I’ve always appreciated something about powerful devices that can hide their power levels. I’m talking about things like the Volkswagen Phaeton W12, which essentially had the same engine as an eye-catching Bentley Continental (minus a couple of turbos), but in a car that looked like a VW. In short, devices that appear normal, but can compete with any villain Saiyan who has just come out of space and wants to conquer the world. And These types of examples show what you get with MSI’s new GS66 stealth.
Instead of the more stylish black-gold color scheme MSI used on the GS65 from 2018, for 2020, MSI gave its flagship 15-inch gaming laptop a Black-on-black paintwork that more closely matches his furtive name. Even the MSI logo on the lid of the laptop is little more than a subtle shadow, and without an indicator lamp or pulsing RGB lighting on the outside of the system, it’s much easier to take the GS66 out in public without immediately seeing anyone on the Internet signal space in which you like to play games from time to time.
MSI GS66 Stealth
What is it?
A 15 inch gaming laptop
Starts at $ 1,600 ($ 2,250 as rated)
Clean, understated design, RGB lighting per button, more powerful graphics, many connections, 300 Hz screen
I do not like it
The screen brightness is okay, the fans can be unusually loud, the touchpad is a bit nervous
However, if you lift the lid, this hidden appearance will appear as if out of the window You’ll be greeted by an incredibly colorful keyboard with customizable RGB lighting per key. The keyboard was developed in collaboration with SteelSeries and works with the pre-installed SteelSeries Engine 3 app, so you can optimize the color profile of the keyboard, create macros and much more.
The keyboard also has a convenient 1.5 mm key travel and a nice bounce at the bottom. Even after several hours of typing and playing, my fingers never felt tired like systems with flatter keyboards (like almost every MacBook made between 2016 and 2020). And if you’re really interested in hiding your system’s power level, you can simply turn off the keyboard backlight completely.
A few more changes MSI made to the GS66 compared to its predecessor are a redesigned hinge that feels much stronger than before, along with a light one stiffer, reinforced case, which gives the entire notebook an additional degree of durability. That said, weighing 4.6 pounds, the GS66 is half a pound heavier than outgoing GS65. Perhaps the most effective upgrade, however, is that MSI has also enlarged the stealth’s touchpad. While most people will likely plug in an external mouse for gaming, the extra-wide glass touchpad is a very welcome addition to everything else. In fact, the touchpad is so wide that it takes some time to reach all settings Way to every corner if you want to click with the left or right mouse button. AAlthough I noticed a few times that my cursor seemed to jump across the screen at random, mouse movements and gestures generally felt pretty accurate.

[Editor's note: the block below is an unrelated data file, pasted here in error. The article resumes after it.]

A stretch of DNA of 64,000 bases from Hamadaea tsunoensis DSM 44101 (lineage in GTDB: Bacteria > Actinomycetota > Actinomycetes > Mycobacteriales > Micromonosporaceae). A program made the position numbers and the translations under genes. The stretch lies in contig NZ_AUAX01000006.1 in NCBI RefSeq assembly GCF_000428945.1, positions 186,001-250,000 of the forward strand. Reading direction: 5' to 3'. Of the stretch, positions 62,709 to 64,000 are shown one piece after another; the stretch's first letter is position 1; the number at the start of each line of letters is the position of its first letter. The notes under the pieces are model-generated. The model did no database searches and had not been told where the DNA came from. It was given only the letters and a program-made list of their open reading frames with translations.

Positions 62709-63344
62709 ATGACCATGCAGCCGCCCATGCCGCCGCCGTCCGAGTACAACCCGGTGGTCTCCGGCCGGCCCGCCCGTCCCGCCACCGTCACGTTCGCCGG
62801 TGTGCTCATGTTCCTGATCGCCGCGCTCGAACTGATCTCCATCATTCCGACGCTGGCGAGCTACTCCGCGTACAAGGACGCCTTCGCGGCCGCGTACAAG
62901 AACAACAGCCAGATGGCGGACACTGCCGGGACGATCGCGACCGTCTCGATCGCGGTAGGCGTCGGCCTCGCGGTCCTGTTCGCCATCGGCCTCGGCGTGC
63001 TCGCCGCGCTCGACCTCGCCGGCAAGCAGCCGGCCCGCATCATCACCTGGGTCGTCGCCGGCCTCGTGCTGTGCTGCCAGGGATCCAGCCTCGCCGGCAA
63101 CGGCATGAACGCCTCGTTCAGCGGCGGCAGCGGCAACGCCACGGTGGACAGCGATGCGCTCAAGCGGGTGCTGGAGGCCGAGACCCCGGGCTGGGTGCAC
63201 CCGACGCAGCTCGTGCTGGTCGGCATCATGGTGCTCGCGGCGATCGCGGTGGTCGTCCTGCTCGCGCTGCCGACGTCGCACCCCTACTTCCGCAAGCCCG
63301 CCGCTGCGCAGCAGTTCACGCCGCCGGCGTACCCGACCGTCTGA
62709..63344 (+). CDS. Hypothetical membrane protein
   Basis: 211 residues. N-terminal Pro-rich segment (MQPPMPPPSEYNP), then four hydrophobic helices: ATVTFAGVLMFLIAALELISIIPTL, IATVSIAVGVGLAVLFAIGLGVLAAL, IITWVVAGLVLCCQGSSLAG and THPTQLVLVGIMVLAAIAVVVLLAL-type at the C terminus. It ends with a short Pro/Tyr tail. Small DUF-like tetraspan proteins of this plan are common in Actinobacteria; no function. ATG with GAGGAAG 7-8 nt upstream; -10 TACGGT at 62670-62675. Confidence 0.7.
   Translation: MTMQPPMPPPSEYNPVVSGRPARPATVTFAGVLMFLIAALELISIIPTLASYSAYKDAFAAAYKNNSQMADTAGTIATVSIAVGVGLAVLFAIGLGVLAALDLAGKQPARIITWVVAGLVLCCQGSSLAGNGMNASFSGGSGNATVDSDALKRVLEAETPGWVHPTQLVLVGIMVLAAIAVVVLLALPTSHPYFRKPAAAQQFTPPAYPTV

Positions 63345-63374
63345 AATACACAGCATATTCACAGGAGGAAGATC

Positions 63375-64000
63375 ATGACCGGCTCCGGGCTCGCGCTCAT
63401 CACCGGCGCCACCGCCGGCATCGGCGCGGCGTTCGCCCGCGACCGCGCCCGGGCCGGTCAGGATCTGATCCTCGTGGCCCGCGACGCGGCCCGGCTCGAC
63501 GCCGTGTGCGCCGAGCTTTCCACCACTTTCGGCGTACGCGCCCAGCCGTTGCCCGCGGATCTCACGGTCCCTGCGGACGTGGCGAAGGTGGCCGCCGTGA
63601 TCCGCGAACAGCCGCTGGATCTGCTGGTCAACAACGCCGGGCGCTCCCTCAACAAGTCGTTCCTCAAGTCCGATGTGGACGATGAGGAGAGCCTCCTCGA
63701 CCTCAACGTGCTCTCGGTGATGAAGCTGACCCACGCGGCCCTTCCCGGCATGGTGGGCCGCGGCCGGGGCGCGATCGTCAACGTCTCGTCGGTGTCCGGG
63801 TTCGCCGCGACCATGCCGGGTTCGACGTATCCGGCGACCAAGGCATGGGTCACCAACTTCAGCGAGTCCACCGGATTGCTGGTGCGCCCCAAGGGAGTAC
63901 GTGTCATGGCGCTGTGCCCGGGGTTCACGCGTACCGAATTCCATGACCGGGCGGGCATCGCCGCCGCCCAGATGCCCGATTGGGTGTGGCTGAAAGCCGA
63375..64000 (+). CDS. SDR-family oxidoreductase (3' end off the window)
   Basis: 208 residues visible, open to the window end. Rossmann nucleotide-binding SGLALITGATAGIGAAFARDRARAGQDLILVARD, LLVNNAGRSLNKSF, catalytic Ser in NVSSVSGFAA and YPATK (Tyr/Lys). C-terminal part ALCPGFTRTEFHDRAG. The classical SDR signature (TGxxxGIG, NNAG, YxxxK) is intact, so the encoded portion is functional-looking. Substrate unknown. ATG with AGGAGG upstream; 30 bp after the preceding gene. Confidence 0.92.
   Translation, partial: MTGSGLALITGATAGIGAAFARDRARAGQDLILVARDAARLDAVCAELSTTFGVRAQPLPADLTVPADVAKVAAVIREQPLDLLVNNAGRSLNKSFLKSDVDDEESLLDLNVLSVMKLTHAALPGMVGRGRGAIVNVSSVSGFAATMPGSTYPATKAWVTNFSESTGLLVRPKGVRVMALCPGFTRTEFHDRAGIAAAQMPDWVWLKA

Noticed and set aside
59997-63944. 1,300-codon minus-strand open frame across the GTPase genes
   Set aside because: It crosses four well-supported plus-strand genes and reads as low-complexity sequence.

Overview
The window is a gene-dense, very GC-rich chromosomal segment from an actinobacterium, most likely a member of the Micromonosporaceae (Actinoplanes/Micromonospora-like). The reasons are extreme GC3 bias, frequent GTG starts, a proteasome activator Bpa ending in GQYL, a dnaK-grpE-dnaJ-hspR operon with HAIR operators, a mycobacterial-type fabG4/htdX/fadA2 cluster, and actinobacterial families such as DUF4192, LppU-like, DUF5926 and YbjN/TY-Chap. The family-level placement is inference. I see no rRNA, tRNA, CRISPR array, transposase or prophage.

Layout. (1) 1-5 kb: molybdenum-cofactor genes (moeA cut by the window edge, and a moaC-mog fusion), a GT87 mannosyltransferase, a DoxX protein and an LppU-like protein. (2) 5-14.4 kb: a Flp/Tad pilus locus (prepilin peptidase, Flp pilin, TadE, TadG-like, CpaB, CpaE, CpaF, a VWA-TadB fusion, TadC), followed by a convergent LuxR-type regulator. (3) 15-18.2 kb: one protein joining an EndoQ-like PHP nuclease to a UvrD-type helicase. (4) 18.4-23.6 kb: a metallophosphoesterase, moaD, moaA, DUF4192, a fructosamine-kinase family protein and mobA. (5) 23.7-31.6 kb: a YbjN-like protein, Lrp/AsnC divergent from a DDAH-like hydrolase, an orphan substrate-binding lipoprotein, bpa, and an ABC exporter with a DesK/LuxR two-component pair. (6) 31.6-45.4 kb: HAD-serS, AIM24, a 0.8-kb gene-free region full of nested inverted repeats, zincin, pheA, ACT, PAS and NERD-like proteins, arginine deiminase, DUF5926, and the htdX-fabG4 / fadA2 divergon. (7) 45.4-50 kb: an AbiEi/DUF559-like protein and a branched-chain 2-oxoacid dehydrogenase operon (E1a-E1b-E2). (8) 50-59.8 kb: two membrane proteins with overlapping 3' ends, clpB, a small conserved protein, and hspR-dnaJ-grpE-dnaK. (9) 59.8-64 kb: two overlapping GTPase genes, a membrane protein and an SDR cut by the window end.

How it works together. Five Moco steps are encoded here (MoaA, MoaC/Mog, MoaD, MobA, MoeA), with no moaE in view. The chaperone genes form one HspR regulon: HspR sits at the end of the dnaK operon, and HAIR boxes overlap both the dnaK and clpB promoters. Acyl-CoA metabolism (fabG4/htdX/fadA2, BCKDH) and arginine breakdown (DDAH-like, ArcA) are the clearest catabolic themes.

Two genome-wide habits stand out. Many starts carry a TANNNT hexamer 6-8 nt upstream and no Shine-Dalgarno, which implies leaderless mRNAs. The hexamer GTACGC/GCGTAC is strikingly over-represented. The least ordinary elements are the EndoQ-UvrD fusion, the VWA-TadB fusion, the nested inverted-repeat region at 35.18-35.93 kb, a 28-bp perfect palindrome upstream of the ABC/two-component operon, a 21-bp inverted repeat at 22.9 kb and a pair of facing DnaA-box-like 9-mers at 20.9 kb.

Even the GS66’s audio has been improved with the addition of a new upward fire Speakers are located at the bottom of the laptop’s deckThis leads to much richer and more direct sounding speakers. On the sides, the GS66 offers a good selection of ports, including two USB-C ports (one of which supports Thunderbolt 3), two USB-A ports, HDMI, Gigabit Ethernet and a 3.5 mm audio jack.
However, all new components that the GS66 contains are even more important. MSI offers configurations with up to 300 Hz display, an Intel i9-10980HK CPU with eight cores and an Nvidia 2080 Super GPU. Admittedly, at a price of at least $ 2,500 if you want a configuration with top-notch components, an equipped GS66 isn’t cheap. However, as our test device worth $ 2,250 shows (with i7 CPU, 32 GB RAM, 2070 Super GPU and 300 Hz 1080p display), you don’t need a fully charged device Machine for pumping solid performance.